I think most Americans are fascinated with the “underdog”… the person or team that doesn’t have a chance for success, yet gains the victory overcoming incredible odds.
Remember the movie “Rudy” ? “In the late 1960s Joliet, Illinois, Daniel Eugene “Rudy” Ruettiger dreams of playing football at Notre Dame, but lacks the grades and money to attend, and the talent and physical stature to play major college football. Following high school, he works at a steel mill with his father, a Notre Dame fan, and his older brother. When his supportive best friend Pete is killed in a mill explosion, Rudy decides to follow his dream.” Well if you’ve seen the movie, with a little poetic license, it all works out for Rudy. The music is powerful, and at the end everyone is rooting for the underdog Rudy. (oh and Sean Astin, Samwise the Brave from Lord of the Rings, plays Rudy)
We can each add our favorite “underdog movie” to the list …maybe it’s “Rudy or Hoosiers, or The Rookie, or Miracle on Ice, or The Karate Kid”.
The other day I was reading about “Vincent, born of peasant stock in France who became a priest at the young age of nineteen. He sought to find a comfortable situation for himself, but God by degrees converted his heart to the poor”. (Magnificat, Oct. 13, 2021) Vinnie was pretty happy to have a comfortable life; he apparently enjoyed his “comfort zone”. I can relate to that….”hey I know myself…don’t push me too far…I’m doing okay.” If Vinnie had succumbed to this deadly “comfort demon”, we would never have heard of him, and many people would not have been helped by him.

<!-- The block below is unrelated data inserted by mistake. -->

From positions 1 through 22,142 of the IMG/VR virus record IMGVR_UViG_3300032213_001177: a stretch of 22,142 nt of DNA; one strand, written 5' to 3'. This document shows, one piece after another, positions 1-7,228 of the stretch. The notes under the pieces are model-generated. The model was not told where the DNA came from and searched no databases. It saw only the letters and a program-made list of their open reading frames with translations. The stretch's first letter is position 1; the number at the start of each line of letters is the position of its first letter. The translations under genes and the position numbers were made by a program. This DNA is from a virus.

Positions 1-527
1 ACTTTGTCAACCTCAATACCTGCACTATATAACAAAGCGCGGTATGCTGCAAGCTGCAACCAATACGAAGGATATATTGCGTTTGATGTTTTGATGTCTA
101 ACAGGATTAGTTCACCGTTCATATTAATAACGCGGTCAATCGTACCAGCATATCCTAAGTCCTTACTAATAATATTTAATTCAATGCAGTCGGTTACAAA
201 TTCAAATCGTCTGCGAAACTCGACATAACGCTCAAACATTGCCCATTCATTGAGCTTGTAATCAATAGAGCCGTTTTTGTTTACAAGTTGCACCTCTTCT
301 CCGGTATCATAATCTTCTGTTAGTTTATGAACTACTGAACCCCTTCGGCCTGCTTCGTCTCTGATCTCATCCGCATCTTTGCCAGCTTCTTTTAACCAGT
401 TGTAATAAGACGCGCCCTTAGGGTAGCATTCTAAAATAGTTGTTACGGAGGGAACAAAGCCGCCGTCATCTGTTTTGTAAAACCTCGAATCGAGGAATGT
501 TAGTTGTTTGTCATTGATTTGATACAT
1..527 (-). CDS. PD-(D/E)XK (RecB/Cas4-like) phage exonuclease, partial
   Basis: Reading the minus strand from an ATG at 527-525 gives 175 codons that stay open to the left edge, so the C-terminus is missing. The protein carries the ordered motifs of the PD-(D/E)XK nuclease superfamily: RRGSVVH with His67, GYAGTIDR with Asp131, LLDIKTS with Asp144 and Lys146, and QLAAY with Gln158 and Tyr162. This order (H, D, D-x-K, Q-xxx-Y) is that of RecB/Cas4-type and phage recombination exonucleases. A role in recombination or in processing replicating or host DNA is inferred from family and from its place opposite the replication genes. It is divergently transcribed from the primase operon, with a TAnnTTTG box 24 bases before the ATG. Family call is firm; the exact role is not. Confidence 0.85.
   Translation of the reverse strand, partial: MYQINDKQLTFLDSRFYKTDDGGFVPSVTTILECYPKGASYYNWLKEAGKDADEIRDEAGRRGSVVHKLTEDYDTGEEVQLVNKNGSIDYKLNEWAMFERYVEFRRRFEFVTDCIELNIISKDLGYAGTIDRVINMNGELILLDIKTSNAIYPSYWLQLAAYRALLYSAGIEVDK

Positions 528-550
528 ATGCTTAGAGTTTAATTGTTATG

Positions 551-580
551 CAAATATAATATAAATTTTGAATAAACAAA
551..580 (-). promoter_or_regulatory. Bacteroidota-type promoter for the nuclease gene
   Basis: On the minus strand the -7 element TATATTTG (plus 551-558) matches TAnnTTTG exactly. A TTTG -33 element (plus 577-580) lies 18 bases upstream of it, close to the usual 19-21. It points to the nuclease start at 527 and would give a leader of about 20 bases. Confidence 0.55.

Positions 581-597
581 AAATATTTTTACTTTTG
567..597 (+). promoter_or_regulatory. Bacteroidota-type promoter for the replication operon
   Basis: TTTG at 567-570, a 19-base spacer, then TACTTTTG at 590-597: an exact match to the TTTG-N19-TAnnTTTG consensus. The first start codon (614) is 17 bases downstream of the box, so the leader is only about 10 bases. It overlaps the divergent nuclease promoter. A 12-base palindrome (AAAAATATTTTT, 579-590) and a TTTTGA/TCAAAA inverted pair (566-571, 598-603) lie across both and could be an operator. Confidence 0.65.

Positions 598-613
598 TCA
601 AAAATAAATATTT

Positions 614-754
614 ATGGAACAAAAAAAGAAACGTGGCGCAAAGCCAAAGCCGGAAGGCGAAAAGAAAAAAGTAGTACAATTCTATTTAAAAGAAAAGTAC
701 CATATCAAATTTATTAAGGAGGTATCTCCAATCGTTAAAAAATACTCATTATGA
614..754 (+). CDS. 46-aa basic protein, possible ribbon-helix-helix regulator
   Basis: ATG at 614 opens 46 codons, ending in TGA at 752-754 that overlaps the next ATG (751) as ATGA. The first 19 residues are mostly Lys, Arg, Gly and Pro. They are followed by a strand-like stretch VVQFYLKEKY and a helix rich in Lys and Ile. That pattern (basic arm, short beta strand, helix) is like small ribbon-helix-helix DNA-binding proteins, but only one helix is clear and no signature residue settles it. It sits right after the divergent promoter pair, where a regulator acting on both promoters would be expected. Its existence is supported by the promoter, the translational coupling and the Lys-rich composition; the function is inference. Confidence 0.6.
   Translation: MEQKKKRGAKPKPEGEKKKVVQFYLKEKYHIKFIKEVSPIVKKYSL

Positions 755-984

Well the Lord was after him. “ At his first parish assignment, his eyes were open to the plight of an impoverished local family and he organized the women of the parish to help them. This led to his founding of the “Vincentians” and later the “Daughters of Charity” serving the orphans, homeless, and sick. When he died in 1660, his Bishop said that Vincent de Paul changed the face of the church.
Talk about an underdog. St. Vincent de Paul could have lived a mediocre life, enjoying his comfort, but God called him to a heroic life. Ultimately he had to cooperate with the urgings and graces of God. He could have said no.
How about you and me? Is God urging us on to greater things…out of our comfort zone? If so, he will give us the grace and provide others to help us. It’s a good question, one which we should ask our self. Lord, help us to be open to your upward call for our life. “As each has received a gift, employ it for one another, as good stewards of God’s varied grace”. (1Peter 4:10)